Shanghai reaffirms China’s ‘zero-covid’ approach; The WHO says it is not sustainable
Shanghai on Wednesday reaffirmed China’s strict “zero-covid” approach to epidemic control, with the head of the World Health Organization saying it was unsustainable and a day after he called on China to change its strategy.
China’s largest city, Kovid-19, has made progress in controlling the outbreak, and any relaxation in prevention and control measures could allow it to recover, Wu Huanyu, deputy director of the Shanghai Disease Control Center, told reporters.
“At the same time, now is the most difficult and critical moment for our city to achieve zero-covid,” Wu said in a daily briefing.
“We need to relax our warning, the epidemic could come back, so the prevention and control work needs to be carried out endlessly,” he said.
WHO did not comment on the remarks made by Tedros Adhanam Ghebreissas, the director general of the WHO, who said he was discussing with Chinese experts the need to adapt to a new approach to the virus.
“When we talk about ‘Zero-Covid’, we don’t think it’s sustainable considering the behavior of the virus and what we expect in the future,” Tedros said at a news briefing on Tuesday.
“And especially when we now have a good knowledge, understanding of viruses and when we have good tools to use, it will be very important to convert to another strategy,” he said.
Tedros was joined by Mike Ryan, the WHO’s emergency chief, who said all epidemic control measures “should show due respect for individuals and human rights.”
Countries need to strike a balance between “regulation, impact on society, impact on the economy. It’s not always an easy calibration,” Ryan said.
China’s ruling Communist Party has tightly controlled all discussions about its controversial approach, which aims to completely stamp out the outbreak, and says it will not tolerate any criticism. The entire state-controlled media did not report on Tedros and Ryan’s comments, and their references to the Chinese Internet appear to have been removed by censorship.
The ruthless and often chaotic implementation of Zero-COVID has caused considerable discontent in Shanghai, where some residents have been under lockdown for more than a month. As of Wednesday, more than 2 million people in the city were confined to their residential compounds, with restrictions relaxed somewhat for most of the other 23 million.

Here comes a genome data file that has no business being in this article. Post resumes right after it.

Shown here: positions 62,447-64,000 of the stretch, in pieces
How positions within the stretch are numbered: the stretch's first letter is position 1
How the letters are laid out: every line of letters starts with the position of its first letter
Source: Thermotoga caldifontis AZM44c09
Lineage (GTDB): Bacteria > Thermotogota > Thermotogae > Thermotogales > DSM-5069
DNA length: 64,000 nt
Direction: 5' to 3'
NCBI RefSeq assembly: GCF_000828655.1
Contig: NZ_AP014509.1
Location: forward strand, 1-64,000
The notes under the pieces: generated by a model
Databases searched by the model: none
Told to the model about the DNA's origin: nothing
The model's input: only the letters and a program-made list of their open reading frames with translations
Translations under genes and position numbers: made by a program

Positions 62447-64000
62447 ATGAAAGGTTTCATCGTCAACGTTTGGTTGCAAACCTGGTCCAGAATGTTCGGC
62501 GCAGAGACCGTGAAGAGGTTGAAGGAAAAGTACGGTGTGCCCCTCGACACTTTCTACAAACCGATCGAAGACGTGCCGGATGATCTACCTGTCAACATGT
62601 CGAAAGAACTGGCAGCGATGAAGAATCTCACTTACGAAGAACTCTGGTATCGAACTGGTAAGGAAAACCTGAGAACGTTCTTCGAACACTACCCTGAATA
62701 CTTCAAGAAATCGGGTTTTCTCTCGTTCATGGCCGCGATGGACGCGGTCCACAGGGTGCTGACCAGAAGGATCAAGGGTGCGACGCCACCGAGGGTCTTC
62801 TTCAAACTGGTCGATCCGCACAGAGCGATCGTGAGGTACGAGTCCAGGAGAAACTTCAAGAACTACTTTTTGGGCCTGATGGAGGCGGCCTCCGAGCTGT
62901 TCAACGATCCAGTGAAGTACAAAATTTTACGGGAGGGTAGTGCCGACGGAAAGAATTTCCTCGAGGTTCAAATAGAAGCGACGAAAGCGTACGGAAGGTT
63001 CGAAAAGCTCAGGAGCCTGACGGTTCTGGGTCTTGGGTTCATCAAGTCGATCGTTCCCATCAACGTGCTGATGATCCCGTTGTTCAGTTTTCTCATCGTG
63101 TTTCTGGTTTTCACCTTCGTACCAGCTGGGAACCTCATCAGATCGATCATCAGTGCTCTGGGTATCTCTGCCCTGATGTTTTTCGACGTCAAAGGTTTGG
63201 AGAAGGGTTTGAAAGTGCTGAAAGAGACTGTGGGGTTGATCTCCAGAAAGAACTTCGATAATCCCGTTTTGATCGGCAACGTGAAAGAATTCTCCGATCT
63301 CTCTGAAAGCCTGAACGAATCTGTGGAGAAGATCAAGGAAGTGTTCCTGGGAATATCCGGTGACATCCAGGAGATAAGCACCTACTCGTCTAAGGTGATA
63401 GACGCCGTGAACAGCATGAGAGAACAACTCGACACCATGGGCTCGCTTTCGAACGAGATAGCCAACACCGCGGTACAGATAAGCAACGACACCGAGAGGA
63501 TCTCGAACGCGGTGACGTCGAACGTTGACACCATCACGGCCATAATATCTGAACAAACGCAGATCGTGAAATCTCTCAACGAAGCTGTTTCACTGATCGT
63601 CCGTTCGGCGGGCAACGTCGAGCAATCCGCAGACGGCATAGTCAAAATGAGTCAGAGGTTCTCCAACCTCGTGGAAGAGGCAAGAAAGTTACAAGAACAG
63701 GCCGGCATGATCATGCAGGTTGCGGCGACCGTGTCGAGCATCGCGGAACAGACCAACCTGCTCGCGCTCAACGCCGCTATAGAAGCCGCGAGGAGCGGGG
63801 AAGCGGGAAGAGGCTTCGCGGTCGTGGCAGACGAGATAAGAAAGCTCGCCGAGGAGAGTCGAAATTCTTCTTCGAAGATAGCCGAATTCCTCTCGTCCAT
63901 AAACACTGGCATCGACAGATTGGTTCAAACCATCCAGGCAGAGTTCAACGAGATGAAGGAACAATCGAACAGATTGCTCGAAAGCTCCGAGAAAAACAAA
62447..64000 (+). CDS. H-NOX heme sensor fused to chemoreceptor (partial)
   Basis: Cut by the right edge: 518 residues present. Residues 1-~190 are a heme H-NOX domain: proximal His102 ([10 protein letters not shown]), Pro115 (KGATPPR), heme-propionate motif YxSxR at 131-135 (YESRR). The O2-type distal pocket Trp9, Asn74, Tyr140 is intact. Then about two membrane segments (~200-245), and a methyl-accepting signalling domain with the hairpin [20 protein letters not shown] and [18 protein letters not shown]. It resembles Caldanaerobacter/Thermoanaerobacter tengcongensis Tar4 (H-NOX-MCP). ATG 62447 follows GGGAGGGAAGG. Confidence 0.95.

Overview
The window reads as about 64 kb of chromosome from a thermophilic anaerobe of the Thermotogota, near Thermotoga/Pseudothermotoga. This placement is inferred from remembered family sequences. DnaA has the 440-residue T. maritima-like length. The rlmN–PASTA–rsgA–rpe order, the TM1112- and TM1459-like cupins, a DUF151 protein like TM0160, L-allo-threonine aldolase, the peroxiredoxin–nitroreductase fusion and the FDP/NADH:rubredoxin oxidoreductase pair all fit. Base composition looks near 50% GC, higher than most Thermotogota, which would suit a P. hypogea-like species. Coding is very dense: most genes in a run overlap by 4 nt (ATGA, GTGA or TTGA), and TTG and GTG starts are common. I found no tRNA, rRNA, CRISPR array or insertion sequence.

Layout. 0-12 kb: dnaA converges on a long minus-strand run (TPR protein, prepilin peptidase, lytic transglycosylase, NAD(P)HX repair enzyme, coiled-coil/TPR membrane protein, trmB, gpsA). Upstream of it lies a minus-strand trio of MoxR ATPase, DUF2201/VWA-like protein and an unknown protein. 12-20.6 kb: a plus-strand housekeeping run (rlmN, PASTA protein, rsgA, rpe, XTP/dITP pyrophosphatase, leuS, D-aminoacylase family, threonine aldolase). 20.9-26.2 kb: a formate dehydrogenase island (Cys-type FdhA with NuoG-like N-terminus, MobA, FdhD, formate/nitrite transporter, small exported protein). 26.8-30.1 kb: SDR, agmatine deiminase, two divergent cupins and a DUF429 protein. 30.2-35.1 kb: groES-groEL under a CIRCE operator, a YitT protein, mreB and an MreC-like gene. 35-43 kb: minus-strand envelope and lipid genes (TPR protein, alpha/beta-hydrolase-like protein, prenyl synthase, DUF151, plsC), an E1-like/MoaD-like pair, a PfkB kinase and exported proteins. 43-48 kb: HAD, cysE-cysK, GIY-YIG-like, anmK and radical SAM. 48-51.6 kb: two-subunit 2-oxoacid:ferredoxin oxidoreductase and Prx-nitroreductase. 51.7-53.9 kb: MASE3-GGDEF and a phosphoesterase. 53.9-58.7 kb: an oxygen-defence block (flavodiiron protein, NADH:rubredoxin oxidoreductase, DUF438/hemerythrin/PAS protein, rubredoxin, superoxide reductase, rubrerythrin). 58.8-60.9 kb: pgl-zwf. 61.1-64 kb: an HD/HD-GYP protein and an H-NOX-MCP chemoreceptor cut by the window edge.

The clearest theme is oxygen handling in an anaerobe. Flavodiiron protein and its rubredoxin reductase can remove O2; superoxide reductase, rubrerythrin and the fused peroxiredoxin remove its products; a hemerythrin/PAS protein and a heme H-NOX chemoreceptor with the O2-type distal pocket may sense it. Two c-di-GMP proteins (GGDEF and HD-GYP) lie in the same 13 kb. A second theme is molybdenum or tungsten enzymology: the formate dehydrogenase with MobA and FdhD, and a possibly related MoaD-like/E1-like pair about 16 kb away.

However, the relaxation seems to be stuck now, with even new cases falling on the city, which is home to China’s busiest port, major stock market and home to thousands of Chinese and foreign companies.
Teams in white protective suits have begun entering infected people’s homes to spray disinfectants, raising concerns about property damage. Residents have been instructed in some cases to leave their keys with community volunteers when they are taken into isolation so that disinfection workers can enter, a new requirement that has no apparent legal basis.
People in some areas have been instructed to stay home again in recent weeks after leaving for limited shopping. On Tuesday, service was suspended on the last two subway lines that were still open.
The allegations centered on the lack of food and other daily necessities and the forced evacuation of thousands of people to the quarantine center after a positive test in China’s standard zero-covid system or after being in contact with an infected person.
In addition to human costs, adherence to “zero-covid” as many other countries relax such restrictions and try to survive the virus is causing increasing economic losses.
However, the party, led by leader Xi Jinping, showed no signs of slowing down in its efforts to ensure stability, and a major party this fall increased its authority ahead of Congress.
According to the government’s National Health Commission, Chinese experts like Wu have been careful to keep a finger on the pulse of the party line, saying the strategy has been effective in limiting the official death toll to a mere 5,000 during the entire epidemic, according to the government’s National Health Commission. Sparking a big new wave.
Ryan put the death toll in China at just over 15,000 and gave a figure of 14,538 from the Johns Hopkins University of Medicine Coronavirus Resource Center.
The daily number of new cases published in Shanghai on Wednesday dropped from a high of 26,000 in mid-April to less than 1,500. Seven more COVID-19-related deaths have been reported, bringing the number of outbreaks to 560.
Although China says more than 88% of its population has been fully vaccinated, the rate is significantly lower among vulnerable adults. There are also questions about the effectiveness of vaccines produced in China compared to Europe and the United States.
In the capital, Beijing, residents have been instructed to go through mass tests to prevent a major outbreak like Shanghai. The city reported 37 new cases on Wednesday, locking up individual buildings and residential compounds, closing about 60 subway stations and banning dining in restaurants, allowing only takeouts and deliveries.
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